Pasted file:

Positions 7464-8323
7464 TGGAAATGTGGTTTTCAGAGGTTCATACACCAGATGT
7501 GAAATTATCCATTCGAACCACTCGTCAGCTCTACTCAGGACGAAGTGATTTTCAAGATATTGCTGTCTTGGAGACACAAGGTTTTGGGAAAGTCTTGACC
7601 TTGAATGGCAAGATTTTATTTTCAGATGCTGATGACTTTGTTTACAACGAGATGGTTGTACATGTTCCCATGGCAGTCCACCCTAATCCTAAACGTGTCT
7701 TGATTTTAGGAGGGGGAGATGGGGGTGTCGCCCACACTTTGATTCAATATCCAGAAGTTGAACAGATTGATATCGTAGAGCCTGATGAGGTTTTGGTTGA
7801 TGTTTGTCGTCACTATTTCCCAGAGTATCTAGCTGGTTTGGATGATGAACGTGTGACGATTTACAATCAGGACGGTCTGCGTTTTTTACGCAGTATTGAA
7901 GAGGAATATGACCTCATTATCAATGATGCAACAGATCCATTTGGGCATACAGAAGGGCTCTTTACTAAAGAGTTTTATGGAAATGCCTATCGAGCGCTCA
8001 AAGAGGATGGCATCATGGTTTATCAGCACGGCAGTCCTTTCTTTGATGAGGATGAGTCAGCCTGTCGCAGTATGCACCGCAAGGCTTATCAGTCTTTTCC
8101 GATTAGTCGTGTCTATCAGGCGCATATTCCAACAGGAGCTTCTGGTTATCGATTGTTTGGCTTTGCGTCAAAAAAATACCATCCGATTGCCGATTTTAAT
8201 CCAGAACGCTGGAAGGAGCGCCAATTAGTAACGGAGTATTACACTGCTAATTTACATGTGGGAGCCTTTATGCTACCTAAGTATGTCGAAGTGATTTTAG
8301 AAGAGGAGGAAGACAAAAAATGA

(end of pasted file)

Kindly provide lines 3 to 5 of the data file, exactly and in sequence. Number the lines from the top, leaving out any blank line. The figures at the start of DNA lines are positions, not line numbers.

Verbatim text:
7501 GAAATTATCCATTCGAACCACTCGTCAGCTCTACTCAGGACGAAGTGATTTTCAAGATATTGCTGTCTTGGAGACACAAGGTTTTGGGAAAGTCTTGACC
7601 TTGAATGGCAAGATTTTATTTTCAGATGCTGATGACTTTGTTTACAACGAGATGGTTGTACATGTTCCCATGGCAGTCCACCCTAATCCTAAACGTGTCT
7701 TGATTTTAGGAGGGGGAGATGGGGGTGTCGCCCACACTTTGATTCAATATCCAGAAGTTGAACAGATTGATATCGTAGAGCCTGATGAGGTTTTGGTTGA